Cooking the potatoes in a pan was certainly easier than baking than peeling them, and the texture was perhaps even better. They seemed less stringy than baked sweet potatoes, although that could have just been the variety of potato I bought. With this recipe you do have to peel and cut them up first, but that’s pretty fast. I wonder how it would work if I was cooking a really big batch for Thanksgiving? The recipe says you can double the batch and cook them in a dutch oven, but then the cooking time doubles as well. In that case, it’s about as long as baking them in the oven. But on Thanksgiving the oven is a hot commodity (hee hee), so I guess it’s still better to use the stovetop even if it’s not much faster.

Rating: B

Update March 2007: I made this again, using 4 large sweet potatoes, about 2 lbs 5 ounces, which yielded almost 3 quarts chopped, and almost 2 quarts of mashed sweet potato (maybe 7 cups?). I added a bit more than 1 cup water, 3/4 tsp. salt, and 1.5 tsp. sugar. I think it was a tad too much water since they were a bit too watery after being mashed. I think when you multiply the recipe maybe you don’t need to multiply the water, since the potatoes have their own water, so it’s really just to start them cooking. Even though I almost doubled the recipe, the potatoes still were cooked after about 30 minutes. I added 1 Tbs. butter and 4 Tbs. organic half and half, plus I followed my friend Alekz’s suggestion and added a canned chipotle pepper. I didn’t seed it or cut it up—just threw it in and mashed it along with the sweet potatoes.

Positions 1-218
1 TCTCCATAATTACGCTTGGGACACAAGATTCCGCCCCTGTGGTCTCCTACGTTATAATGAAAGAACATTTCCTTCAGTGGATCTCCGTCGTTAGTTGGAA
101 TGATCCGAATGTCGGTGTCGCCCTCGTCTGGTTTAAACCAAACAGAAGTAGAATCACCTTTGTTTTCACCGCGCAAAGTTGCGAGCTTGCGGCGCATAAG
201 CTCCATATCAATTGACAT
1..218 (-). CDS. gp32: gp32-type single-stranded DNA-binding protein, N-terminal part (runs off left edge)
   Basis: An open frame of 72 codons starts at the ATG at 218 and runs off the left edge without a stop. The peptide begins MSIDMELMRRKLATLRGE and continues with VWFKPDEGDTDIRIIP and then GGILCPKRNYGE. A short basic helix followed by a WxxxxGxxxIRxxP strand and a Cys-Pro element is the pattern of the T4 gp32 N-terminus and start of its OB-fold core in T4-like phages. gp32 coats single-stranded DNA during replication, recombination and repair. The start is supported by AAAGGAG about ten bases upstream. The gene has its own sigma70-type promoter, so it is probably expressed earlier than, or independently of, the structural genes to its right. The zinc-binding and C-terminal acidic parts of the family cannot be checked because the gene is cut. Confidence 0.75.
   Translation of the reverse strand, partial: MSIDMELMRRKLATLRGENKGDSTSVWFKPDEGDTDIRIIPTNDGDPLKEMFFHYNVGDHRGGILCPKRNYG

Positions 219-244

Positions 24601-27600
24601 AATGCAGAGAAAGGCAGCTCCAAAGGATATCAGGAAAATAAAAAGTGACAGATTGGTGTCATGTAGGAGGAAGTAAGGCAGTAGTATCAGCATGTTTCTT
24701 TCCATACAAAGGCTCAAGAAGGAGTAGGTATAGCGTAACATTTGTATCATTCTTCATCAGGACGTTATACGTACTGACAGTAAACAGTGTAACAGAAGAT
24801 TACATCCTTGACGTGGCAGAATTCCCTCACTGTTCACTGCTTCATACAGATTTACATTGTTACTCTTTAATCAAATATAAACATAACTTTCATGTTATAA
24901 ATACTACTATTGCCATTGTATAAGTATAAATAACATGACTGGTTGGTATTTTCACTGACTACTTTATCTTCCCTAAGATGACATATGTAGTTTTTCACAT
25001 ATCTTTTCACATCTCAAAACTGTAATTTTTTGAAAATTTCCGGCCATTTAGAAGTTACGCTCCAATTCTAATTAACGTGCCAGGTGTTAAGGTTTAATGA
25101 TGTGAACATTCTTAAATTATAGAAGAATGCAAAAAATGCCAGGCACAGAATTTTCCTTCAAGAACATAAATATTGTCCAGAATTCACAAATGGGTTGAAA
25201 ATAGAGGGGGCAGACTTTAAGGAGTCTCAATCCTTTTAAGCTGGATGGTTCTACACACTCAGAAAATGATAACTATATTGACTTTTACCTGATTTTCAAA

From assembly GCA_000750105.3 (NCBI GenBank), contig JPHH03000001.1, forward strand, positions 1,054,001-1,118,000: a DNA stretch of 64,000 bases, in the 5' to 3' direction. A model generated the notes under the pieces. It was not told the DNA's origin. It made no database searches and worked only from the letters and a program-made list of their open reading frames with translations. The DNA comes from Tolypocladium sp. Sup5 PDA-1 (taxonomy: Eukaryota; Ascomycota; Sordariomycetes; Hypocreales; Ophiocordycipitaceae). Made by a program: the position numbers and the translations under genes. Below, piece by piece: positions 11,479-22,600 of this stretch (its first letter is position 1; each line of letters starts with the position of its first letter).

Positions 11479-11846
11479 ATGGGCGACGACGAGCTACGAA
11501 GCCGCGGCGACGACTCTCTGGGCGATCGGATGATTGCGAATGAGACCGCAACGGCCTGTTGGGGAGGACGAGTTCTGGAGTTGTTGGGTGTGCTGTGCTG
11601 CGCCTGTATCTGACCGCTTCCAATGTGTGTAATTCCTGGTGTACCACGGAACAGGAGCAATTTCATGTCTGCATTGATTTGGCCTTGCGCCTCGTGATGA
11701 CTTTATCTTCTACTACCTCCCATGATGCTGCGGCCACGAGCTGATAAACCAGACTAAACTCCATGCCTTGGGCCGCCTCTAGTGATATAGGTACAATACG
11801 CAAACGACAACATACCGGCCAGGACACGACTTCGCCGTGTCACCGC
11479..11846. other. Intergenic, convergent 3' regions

Rating: ??

Derek: ??


Cook’s Illustrated Suggestions:

1. Use brown sugar instead of white, and add 2 tsp. minced or grated fresh ginger along with the sweet potatoes in step 1.

2. Replace the sugar with 2 Tbs. maple syrup, and add 1/2 tsp. grated orange zest to the butter and half-and-half in step 1.

My friend Alekz recommends making chipotle mashed potatoes:

Mash potatoes with chopped or pureed chipotle in adobo to taste (i like about one pepper per cup to cup and a half – seeds removed)

  1. Add low-fat sour cream to taste and for additional creaminess
  2. Add cumin to taste (maybe a teaspoon per cup of mashed sweet potatoes)
  3. Garnish with fresh, chopped cilantro, and maybe some roasted squash seeds for crunch


  1. Phil said,

    This is a good looking mash recipe, I’m keen to try this one out. If you are looking for some other mash recipes (shameless plug) you should come check out my blog. Its only new, so be kind.

  2. vj said,

    We love Alton Brown’s Chipotle Sweet Potatoes, which is sounds like you’ve come close to. Here’s the recipe:

    2 large sweet potatoes, peeled and cubed
    2 tablespoons unsalted butter
    1 whole canned chipotle pepper in adobo sauce, chopped
    1 teaspoon adobo sauce from can of peppers
    1/2 teaspoon salt

    Put cubed potatoes into steamer basket and place steamer into a large pot of simmering water that is no closer than 2 inches from the bottom of basket. Allow to steam for 20 minutes or until the potatoes are fork tender. Add butter to potatoes and mash with potato masher. Add peppers, sauce, and salt and continue mashing to combine. Serve immediately.

    Being hot heads, we always put at least 3 chipotles in — when we initially made the recipe, we thought we were supposed to put in the whole can, and luckily, my partner had the sense to cut back a little.

    So, which co-op did you live in in Austin? My partner lived in the Ark and Fredonia in the later 80s.